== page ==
3. Northern lights
My pre-bred method of visualizing a taste and understanding a flavor was to take different amounts of the building block strains as dried flowers. So I would have say 5 grams of dried flower of each of the strains in the pure form and work out the flavors by combining say 50% of NL, 25% Haze and 25% Skunk and grind them up into a powder and make a joint from the entire combination. It may not be the exact flavor but it gave me a close representative of what to expect if things combined well in the breed I was trying to accomplish. Many times it was more accurate than not!
Once you find a combination of the various true breeding parents and test the subsequent progeny seed S1, it is just a numbers game from here on in to see which parent plant is required to breed with the accompanying female plant to produce the same seed every time. Keeping these selected mothers and fathers once proven is how I gathered my library of plants. It takes time, patience and a lot of testing to be sure of what you are claiming, but once it is correct those parent plants will do the same job day in day out, as long as they are kept alive in a mother room all year round.
Since the late 80s and early 90s multi-hybrids are more the norm rather than the exception since most of the origins of the breeding plants have been mixed over the past 100 years with the trade and travel routes. To be honest finding an existing land race that is unadulterated will be more a fantasy for new breeders than a practicality. Having said that I do recall speaking to Rob Clarke about where we both thought any land race still existed and we did both agree North of Calcutta in the Assam and Nagaland tribal areas there maybe something still in a pure form. Possibly in remote parts of Africa there could be some surprises, but it is more a dream to dote on than something to base an exploration to, unlike 30 years ago.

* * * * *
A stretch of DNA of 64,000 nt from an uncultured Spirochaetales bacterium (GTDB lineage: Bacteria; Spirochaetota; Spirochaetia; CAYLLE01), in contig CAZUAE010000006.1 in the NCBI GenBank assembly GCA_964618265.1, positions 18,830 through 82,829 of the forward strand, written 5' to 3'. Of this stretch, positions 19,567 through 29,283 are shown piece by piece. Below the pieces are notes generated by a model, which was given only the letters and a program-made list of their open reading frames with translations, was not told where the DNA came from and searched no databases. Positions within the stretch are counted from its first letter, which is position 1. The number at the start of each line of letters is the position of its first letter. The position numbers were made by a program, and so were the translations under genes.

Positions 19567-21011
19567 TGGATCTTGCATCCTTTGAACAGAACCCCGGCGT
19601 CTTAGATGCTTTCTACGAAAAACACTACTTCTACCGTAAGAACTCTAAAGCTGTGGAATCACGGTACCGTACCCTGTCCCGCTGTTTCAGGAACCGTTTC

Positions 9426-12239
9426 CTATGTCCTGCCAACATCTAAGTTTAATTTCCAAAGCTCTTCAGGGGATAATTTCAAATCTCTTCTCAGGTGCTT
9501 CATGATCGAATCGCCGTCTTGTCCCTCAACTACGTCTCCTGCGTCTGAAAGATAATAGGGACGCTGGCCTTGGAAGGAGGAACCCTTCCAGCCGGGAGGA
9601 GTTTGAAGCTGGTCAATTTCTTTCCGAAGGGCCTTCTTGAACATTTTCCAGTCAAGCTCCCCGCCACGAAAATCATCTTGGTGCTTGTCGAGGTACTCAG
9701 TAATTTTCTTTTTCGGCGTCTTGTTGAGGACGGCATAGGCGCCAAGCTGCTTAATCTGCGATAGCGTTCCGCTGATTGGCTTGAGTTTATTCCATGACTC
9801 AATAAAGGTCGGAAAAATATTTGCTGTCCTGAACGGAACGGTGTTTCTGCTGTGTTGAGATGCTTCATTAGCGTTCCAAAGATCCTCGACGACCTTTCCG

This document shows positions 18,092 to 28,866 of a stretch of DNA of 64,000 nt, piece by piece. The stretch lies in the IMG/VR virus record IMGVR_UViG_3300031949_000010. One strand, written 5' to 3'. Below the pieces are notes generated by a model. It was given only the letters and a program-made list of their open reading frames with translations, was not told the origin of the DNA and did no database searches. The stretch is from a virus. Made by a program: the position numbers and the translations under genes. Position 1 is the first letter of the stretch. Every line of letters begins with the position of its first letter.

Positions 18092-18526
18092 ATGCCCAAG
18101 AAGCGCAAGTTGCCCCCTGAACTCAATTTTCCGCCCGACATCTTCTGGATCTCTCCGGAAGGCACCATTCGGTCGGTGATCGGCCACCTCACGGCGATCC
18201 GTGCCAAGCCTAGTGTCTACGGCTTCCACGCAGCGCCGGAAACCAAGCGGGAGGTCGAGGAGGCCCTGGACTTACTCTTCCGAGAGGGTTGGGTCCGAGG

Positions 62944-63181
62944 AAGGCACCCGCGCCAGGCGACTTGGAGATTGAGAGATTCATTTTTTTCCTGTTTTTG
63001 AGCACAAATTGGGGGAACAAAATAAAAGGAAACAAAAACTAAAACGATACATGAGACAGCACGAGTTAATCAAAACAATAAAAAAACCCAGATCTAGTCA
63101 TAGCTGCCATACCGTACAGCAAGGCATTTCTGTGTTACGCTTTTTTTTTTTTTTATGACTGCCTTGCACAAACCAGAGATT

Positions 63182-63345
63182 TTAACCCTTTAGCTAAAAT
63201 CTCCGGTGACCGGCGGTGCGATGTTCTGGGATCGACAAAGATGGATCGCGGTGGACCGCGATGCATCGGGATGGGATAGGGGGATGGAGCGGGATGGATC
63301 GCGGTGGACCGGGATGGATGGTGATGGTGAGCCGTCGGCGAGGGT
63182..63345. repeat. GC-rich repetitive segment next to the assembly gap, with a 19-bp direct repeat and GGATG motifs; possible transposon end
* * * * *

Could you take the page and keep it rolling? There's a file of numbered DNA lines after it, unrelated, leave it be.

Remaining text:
Seed companies that have based their work on collection and selection of land races would have pure lines and breeding parents. Those seed companies that work with multi-hybrid plants and produce feminized seed only most likely do not have breeding plants and rely only on chemical induced pollen, which limits the strains development. Seed companies that are still looking to get land races should be warning enough for the growers to understand they can probably do the job better themselves!
Plant breeding is an abstract dimension that needs all senses working well to understand the complexities and subtleties of a flower…yet it all seems so simple to Mother Nature. Knowledge of strain dominance, genetic combinations and permutations is essential to walk this road with success. Things like aromas, terpenes, flavonoids, cannabinoids, yields, height, stem thickness, leaflet structure, pistil color, overall effects, chemo type, phenotype and genotype, quickness to flower, mold resistant, size of seed, color of seed, flower cluster density, flowering size, length of time to vegetate , curing, ripeness and so on…all need to be considered in a holistic approach to breeding. Inevitably one makes mistakes many more times than doing it right, but if you are patient enough and fastidious enough it is a religious feeling that Eureka moment when all traits synchronize and align, and you play God!